Nicole Black

I think I agree w/ Richard on this one (although he and I have disagreed on my blog before, if I recall correctly;)).

In NY, if you slap someone in the face, but don't cause bruising, a cut, etc., the most you can be convicted of is the violation of harassment--it's not a crime/criminal conviction and is similar to a traffic violation, punishable by 15 days in jail at most.

But, if you call them on the phone and *tell* them that you're going to slap them, you can be convicted of aggravated harrasment, a class A misdemanor, punishable by up to 1 one year in jail or 3 years probation.

That doesn't make much sense to me. Phone calls, unless they amount to stalking of some sort, are harmless for the most part. (Hence the old adage: sticks and stones can break my bones, but words can never hurt me. Phone calls amount to words alone.)

Nor does it makes sense that these guys now have a criminal conviction as a result of a phone call.
At most they should have been convicted of a non-criminal offense and maybe have been required to write the letter of apology.


I agree with Happy Feminist. Threatening people and sowing fear are reprehensible acts. Maybe there should be more consequences for slapping (I think as a society we generally are too accepting of violence), not less for threatening violence.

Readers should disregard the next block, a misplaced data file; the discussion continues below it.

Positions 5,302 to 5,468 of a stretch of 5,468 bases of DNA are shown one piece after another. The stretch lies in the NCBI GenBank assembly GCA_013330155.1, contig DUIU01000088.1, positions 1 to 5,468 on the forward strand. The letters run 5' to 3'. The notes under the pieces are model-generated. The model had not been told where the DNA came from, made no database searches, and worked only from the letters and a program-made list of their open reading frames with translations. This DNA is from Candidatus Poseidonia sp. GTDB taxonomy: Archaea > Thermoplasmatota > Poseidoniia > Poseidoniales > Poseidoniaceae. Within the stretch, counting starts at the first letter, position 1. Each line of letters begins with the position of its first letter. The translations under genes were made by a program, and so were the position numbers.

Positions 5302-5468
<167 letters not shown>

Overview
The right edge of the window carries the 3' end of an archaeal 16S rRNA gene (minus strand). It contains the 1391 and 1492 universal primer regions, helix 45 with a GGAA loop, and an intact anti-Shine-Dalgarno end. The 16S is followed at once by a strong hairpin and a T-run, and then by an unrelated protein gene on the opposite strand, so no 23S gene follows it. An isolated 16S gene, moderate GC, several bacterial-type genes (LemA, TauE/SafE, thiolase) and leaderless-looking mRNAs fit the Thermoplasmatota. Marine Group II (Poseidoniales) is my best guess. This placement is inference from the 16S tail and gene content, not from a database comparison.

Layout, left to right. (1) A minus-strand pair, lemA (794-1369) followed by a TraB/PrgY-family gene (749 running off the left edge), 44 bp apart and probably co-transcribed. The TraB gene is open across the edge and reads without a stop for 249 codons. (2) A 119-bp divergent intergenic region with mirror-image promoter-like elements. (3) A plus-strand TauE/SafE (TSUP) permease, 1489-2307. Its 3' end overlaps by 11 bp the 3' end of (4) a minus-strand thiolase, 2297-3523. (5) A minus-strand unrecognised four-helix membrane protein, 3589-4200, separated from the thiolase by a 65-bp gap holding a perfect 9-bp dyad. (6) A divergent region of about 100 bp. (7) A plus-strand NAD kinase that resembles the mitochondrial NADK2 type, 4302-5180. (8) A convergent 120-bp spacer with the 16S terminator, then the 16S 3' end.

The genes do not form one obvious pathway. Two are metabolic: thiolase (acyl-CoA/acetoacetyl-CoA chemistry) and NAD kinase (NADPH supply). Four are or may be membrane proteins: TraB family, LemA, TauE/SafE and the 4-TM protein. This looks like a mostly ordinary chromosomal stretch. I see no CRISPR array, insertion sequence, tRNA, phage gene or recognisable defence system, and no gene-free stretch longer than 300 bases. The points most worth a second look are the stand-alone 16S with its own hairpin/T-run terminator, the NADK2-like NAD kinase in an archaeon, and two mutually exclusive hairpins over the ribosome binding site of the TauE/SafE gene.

I have to go with Richard on this one too, or else I’d be in need of counseling for disagreeing with myself.

To begin with, the charge itself doesn’t even make sense. Harassment in most states requires a pattern of conduct, not a single event. Here in Pennsylvania the statute reads: “A person commits the crime of harassment when, with intent to harass, annoy or alarm another, the person engages in a course of conduct or repeatedly commits acts which serve no legitimate purpose.” As the judge’s home received only a single telephone call from the drunks that night, there wasn’t any “course of conduct” or pattern as to the judge.